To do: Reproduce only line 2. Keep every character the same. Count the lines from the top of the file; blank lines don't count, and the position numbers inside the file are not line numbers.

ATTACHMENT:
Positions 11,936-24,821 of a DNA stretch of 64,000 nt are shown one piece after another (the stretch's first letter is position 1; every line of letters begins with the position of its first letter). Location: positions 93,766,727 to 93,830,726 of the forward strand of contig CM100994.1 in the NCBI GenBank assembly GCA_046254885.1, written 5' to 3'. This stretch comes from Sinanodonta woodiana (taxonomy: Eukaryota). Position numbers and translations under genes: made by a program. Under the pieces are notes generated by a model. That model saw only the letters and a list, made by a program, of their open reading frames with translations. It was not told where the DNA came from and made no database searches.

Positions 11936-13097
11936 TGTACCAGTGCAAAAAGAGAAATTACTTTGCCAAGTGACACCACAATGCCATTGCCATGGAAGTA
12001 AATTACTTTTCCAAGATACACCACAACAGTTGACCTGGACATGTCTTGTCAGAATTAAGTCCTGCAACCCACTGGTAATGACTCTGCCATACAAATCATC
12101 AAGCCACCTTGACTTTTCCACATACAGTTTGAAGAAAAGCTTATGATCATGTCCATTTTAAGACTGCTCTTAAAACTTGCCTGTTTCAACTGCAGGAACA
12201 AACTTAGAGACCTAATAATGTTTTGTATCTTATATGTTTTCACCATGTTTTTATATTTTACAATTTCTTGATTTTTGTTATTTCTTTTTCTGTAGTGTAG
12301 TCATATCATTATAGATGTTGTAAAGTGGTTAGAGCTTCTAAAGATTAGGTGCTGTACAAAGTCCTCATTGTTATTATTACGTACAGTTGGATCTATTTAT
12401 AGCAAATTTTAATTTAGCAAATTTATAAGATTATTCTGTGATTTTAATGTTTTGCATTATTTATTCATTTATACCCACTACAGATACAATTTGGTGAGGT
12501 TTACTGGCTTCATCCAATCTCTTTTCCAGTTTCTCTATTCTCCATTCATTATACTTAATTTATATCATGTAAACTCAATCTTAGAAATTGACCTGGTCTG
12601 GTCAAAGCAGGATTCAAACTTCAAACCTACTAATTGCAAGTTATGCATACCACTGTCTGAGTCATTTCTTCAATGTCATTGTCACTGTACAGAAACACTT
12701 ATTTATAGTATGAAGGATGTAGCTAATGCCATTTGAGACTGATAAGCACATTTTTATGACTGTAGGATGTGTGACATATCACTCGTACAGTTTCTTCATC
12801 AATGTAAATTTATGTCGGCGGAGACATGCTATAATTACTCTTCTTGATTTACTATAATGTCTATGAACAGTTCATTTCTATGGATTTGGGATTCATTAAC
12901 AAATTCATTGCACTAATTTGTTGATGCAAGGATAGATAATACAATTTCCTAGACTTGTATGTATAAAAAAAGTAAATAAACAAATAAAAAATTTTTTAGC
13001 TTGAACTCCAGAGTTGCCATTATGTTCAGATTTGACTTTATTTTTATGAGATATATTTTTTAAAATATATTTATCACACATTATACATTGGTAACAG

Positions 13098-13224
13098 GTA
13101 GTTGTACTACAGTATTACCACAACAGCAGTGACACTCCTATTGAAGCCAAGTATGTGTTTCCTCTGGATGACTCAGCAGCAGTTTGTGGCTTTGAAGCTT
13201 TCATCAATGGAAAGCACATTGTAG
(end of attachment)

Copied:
Positions 11936-13097